He picked up her little round desk mirror, smiled at her in it, and
played rather idly about the desk for a foolish moment before going to
his own desk. He sat looking into the street, folding a sheet of blank
paper. When it became a wad he snapped it at the young woman. It hit her
round, beautiful neck and disappeared into her square-cut bodice.

"Get it out for you if you want it?" He laughed fatuously.

The girl flashed quick eyes at him, and said, "Oh, I don't know," and
went on with her work. He began to read, but in a few minutes laid his
book down.

"How'd you like to be a court stenographer?" The girl kept on writing.
"Honest now I mean it. If I win this election and get this job for the
two years of unexpired term, you'll be court stenographer--pays fifteen
hundred a year." The girl glanced quickly at him again, with fire in her
eyes, then looked conspicuously down at the keyboard of the writing

"I couldn't leave home," she said finally, as she pulled out a sheet of
paper. "It wouldn't be the thing--do you think so?"

He put his feet on the desk, showing his ankles of pride, and fingering
his mustache, smiling a squinty smile with his handsome, beady eyes as
he said: "Oh, I'd take care of you. You aren't afraid of me, are you?"

They both laughed. And the girl came over with a sheet of paper. "Here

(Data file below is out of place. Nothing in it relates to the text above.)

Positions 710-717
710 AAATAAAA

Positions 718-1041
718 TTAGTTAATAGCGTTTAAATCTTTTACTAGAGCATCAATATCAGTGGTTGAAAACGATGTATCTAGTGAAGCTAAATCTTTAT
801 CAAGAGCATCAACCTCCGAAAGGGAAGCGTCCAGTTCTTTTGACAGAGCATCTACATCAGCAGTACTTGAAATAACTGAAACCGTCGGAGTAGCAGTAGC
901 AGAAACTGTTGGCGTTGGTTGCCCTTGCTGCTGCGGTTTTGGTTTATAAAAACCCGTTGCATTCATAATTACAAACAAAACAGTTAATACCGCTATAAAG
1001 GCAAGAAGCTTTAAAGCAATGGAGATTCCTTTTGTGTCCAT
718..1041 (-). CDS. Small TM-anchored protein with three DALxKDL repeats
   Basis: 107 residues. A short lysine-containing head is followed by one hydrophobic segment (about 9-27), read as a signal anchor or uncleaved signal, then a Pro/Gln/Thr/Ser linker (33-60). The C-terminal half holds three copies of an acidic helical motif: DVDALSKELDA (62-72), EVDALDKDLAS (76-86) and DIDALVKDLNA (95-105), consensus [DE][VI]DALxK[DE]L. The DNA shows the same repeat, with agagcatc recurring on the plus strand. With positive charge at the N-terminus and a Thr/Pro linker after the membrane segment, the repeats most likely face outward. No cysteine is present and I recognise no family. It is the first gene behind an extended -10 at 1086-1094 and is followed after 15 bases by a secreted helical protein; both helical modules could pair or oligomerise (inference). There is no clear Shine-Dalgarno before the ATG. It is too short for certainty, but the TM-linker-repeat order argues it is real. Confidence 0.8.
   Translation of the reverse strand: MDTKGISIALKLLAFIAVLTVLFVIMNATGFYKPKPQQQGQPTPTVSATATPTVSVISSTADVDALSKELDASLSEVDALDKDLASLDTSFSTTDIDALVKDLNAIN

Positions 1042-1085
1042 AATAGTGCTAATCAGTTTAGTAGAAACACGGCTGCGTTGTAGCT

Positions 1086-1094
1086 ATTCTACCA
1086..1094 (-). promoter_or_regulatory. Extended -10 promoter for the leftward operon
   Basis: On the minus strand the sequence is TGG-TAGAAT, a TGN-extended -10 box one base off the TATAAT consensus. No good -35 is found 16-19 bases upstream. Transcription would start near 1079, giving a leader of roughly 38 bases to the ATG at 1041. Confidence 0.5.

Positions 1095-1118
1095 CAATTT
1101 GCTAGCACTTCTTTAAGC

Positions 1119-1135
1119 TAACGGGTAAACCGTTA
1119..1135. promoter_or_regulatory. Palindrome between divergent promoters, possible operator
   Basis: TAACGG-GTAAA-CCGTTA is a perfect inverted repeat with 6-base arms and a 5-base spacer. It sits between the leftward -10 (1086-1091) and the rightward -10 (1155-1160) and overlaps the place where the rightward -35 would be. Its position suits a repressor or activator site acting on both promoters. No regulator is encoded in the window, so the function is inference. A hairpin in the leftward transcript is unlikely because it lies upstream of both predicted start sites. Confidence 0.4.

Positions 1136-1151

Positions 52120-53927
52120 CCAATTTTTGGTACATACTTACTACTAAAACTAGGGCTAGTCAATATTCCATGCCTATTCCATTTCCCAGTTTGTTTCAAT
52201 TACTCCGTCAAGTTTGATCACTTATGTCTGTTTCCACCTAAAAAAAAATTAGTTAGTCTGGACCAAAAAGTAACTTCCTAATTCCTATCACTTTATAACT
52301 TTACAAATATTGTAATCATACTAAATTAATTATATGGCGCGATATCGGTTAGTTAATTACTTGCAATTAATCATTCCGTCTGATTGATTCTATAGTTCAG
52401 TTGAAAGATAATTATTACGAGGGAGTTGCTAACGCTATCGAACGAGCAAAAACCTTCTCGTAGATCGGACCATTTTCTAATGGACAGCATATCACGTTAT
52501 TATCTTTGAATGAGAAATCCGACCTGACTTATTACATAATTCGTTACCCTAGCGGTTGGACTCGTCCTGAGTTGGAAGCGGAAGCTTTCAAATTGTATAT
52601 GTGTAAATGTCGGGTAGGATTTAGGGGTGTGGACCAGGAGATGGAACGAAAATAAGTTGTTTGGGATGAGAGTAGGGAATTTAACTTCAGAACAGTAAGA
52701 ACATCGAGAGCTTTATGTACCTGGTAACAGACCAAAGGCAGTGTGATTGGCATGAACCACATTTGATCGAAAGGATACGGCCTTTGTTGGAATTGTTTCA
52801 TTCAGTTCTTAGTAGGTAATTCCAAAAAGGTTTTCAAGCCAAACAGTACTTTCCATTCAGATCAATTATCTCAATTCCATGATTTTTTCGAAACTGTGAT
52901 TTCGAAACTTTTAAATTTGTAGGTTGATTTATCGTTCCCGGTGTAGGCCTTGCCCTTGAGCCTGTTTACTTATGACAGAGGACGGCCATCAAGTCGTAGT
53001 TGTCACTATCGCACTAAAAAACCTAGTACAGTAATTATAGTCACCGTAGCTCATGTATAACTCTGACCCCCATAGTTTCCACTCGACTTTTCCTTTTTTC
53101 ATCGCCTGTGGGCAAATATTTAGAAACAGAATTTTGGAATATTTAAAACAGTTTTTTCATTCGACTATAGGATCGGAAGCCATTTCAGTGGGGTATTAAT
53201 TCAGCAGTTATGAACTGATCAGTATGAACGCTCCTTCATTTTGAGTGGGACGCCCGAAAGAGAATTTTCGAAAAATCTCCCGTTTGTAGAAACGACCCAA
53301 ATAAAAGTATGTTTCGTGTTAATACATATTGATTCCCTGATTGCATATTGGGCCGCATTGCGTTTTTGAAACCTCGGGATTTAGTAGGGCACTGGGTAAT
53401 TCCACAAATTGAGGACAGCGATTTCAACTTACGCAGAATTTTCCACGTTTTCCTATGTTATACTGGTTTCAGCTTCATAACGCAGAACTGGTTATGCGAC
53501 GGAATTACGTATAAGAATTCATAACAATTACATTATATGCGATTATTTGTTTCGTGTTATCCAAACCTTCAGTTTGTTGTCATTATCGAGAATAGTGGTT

is that Midland Valley letter. Will you sign it now?"

He managed to touch her hand as she handed him the sheet, and again to
touch her bare forearm as he handed it back after signing it. For which
he got two darts from her eyes.

A client came in. Joseph Calvin hurried in and out, a busy little rat of
a man who always wore shiny clothes that bagged at the knees and elbows.
George Brotherton crashed in through the office on city business, and so
the afternoon wore away. At the end of the day, Thomas Van Dorn and Miss
Mauling locked up the office and went down the hall and the stairs to
the street together. He released her arm as they came to the street, and
tipped his hat as she rounded the corner for home. He saw the white-clad
Doctor trudging up the low incline that led to Elm Street.

Dr. Nesbit was asking the question, Who are the fit? Who should survive?
His fingers had been pinched in the door of the young Judge's philosophy
and the Doctor was considering much that might be behind the door. He
wondered if it was the rich and the powerful who should survive. Or he
thought perhaps it is those who give themselves for others. There was
Captain Morton with his one talent, pottering up and down the town
talking all kinds of weather, and all kinds of rebuffs that he might
keep the girls in school and make them ready to serve society; yet
according to Tom's standards of success the Captain was unfit; and there
was George Brotherton, ignorant, but loyal, foolishly blind, of a tender
heart, yet compared with those who used his ignorance and played upon
his blindness (and the Doctor winced at his part in that game) Mr.
Brotherton was cast aside among the world's unfit; and so was Henry
Fenn, fighting with his devil like a soldier; and so was Dick Bowman